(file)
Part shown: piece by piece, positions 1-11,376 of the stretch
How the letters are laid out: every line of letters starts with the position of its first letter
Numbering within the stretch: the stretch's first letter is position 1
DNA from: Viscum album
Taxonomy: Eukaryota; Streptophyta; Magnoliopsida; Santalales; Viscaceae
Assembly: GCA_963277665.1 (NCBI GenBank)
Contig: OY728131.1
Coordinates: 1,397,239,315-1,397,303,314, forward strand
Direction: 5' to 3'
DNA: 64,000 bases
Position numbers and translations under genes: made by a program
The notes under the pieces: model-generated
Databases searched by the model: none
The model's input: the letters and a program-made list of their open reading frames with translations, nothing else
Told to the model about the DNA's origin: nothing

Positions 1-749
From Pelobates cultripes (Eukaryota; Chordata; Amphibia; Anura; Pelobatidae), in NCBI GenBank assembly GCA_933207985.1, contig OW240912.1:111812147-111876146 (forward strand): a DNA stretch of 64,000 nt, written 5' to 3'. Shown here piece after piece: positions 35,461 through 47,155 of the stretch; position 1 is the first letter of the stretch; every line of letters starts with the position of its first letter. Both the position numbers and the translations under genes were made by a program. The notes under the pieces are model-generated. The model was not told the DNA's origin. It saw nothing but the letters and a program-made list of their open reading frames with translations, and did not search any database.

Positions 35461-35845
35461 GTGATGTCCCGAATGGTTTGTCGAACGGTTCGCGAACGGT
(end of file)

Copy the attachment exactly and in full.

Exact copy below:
Part shown: piece by piece, positions 1-11,376 of the stretch
How the letters are laid out: every line of letters starts with the position of its first letter
Numbering within the stretch: the stretch's first letter is position 1
DNA from: Viscum album
Taxonomy: Eukaryota; Streptophyta; Magnoliopsida; Santalales; Viscaceae
Assembly: GCA_963277665.1 (NCBI GenBank)
Contig: OY728131.1
Coordinates: 1,397,239,315-1,397,303,314, forward strand
Direction: 5' to 3'
DNA: 64,000 bases
Position numbers and translations under genes: made by a program
The notes under the pieces: model-generated
Databases searched by the model: none
The model's input: the letters and a program-made list of their open reading frames with translations, nothing else
Told to the model about the DNA's origin: nothing

Positions 1-749
From Pelobates cultripes (Eukaryota; Chordata; Amphibia; Anura; Pelobatidae), in NCBI GenBank assembly GCA_933207985.1, contig OW240912.1:111812147-111876146 (forward strand): a DNA stretch of 64,000 nt, written 5' to 3'. Shown here piece after piece: positions 35,461 through 47,155 of the stretch; position 1 is the first letter of the stretch; every line of letters starts with the position of its first letter. Both the position numbers and the translations under genes were made by a program. The notes under the pieces are model-generated. The model was not told the DNA's origin. It saw nothing but the letters and a program-made list of their open reading frames with translations, and did not search any database.

Positions 35461-35845
35461 GTGATGTCCCGAATGGTTTGTCGAACGGTTCGCGAACGGT